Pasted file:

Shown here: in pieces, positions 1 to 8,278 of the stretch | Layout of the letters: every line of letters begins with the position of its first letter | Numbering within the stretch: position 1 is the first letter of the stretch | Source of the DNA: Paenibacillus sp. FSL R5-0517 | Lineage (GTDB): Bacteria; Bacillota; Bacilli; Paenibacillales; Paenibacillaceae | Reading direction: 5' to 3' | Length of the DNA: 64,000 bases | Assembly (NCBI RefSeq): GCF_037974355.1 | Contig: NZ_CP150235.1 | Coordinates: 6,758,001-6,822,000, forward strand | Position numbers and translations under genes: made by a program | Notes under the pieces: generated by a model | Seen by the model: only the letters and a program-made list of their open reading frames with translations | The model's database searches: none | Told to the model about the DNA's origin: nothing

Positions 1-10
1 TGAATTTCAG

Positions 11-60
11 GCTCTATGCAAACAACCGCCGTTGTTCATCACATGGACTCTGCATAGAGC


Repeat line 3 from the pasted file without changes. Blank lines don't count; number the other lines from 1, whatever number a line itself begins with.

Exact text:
1 TGAATTTCAG